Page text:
All Together Now

I had a very interesting conversation with the journalist and memoirist Cate Montana a couple weeks ago on Author2Author. Cate is a true Baby Boomer and her book (Unearthing Venus) seemed to encapsulate that generation’s particularly acute struggle with what feminine power is and isn’t. Her conclusion was very much my conclusion watching the “Battle of the Sexes” from my boyhood’s perspective – that what was a feminist movement was really humanist movement. I say this because growing up I came to perceive two ideals of manhood: the Warrior (conservative) and the Scientist (progressive). The Warrior was strong and the Scientist was smart. There were also artists, notably actors and musician, who to me seemed like glittering man-child exceptions to this rule. Unfortunately, even though I enjoyed the battle-like arena of sports, I knew I was not a warrior; and even though science (and its theoretical grandfather, math) was interesting, I did not feel that the questions I most wanted to answer could be answered scientifically. So if I wasn’t a warrior or a scientist, was I weak and stupid? This was a question, I noticed, a lot of women also seemed to be asking themselves in one way or another.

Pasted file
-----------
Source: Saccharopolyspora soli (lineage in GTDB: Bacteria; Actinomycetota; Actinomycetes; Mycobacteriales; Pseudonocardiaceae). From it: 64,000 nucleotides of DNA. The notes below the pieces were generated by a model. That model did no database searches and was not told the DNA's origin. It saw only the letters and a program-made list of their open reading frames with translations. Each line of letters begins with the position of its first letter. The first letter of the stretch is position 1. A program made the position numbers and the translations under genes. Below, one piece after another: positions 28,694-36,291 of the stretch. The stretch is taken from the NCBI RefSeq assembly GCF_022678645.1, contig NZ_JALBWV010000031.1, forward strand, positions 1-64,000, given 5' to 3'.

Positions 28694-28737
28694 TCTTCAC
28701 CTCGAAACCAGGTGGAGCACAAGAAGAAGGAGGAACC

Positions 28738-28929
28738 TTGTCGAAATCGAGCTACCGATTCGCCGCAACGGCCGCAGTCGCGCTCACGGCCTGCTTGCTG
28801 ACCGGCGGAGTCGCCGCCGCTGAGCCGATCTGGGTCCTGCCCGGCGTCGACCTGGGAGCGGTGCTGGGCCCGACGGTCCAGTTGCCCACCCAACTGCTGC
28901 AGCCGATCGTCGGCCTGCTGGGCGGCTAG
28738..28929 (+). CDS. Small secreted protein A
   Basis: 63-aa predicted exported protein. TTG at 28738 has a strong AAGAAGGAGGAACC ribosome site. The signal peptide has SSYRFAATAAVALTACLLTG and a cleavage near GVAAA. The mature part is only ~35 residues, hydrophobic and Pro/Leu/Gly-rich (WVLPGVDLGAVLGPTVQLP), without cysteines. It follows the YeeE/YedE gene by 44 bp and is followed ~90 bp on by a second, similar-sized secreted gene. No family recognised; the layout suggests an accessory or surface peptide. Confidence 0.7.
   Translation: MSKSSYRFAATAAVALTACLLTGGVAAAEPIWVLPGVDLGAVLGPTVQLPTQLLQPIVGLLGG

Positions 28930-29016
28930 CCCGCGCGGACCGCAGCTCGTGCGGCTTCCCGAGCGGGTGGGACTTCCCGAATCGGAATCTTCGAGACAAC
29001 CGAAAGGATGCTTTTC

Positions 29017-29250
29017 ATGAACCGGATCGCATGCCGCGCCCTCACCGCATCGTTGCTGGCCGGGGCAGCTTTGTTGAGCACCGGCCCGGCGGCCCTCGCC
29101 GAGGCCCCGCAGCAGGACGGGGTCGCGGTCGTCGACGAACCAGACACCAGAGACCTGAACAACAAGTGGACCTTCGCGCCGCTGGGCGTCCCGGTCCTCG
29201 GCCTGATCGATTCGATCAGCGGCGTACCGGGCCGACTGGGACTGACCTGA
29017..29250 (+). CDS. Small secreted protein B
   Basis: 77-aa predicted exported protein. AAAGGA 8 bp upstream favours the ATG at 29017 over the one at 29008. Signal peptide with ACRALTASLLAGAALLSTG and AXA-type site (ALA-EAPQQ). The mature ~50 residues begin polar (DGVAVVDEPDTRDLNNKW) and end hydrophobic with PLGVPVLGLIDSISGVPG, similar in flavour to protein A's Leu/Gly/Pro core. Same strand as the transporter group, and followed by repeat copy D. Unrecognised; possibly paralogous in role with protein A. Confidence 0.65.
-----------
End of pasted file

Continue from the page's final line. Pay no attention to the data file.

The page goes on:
It was in writing that I found my answer to this question of my strength and intelligence. To write, I needed to be a whole human being. I needed my male side, the side that wants to make stuff in the world and is rational and linear and likes to figure out how things work; but I also needed the female side, the empathetic, intuitive, emotional, and receptive side. Without both sides, nothing authentic could be created.

A lot of the essays in this space are a conversation I am having with my more masculine half, who very much wants to me write stuff but is a little wary about the way in which these things are written. He still wants to be strong and smart. And indeed he is. His strength is his integrity, the wholeness from which creation is born; and his intelligence is his curiosity, those questions to which he receives answers.


Write Within Yourself: An Author's Companion. "A book to keep nearby whenever your writer's spirit needs feeding." Deb Caletti.

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